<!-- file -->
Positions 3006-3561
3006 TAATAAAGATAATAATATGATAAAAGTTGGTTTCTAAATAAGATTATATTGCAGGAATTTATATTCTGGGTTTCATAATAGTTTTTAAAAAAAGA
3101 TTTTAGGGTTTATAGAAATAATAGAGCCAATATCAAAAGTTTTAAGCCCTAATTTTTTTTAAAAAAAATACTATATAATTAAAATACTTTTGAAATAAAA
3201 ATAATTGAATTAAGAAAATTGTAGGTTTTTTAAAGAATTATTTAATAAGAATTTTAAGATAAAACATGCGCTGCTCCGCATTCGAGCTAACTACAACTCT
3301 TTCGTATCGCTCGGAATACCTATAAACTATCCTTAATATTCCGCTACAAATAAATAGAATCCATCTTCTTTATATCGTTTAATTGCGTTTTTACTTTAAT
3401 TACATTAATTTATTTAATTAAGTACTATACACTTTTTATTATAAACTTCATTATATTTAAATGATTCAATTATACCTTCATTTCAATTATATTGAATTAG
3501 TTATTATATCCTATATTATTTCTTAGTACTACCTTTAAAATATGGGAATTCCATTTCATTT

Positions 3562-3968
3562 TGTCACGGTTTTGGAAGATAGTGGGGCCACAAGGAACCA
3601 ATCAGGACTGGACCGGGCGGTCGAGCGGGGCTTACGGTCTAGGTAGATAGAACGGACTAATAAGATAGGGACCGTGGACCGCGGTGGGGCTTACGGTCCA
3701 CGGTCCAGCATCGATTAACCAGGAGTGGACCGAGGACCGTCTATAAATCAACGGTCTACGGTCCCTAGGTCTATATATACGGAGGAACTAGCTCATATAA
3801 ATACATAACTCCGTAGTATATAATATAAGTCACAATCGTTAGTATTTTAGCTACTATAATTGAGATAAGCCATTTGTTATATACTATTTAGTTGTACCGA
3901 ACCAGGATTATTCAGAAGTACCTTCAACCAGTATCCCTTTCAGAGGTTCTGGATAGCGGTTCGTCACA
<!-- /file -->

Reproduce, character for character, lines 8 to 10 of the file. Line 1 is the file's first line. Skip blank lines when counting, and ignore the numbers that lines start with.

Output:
Positions 3562-3968
3562 TGTCACGGTTTTGGAAGATAGTGGGGCCACAAGGAACCA
3601 ATCAGGACTGGACCGGGCGGTCGAGCGGGGCTTACGGTCTAGGTAGATAGAACGGACTAATAAGATAGGGACCGTGGACCGCGGTGGGGCTTACGGTCCA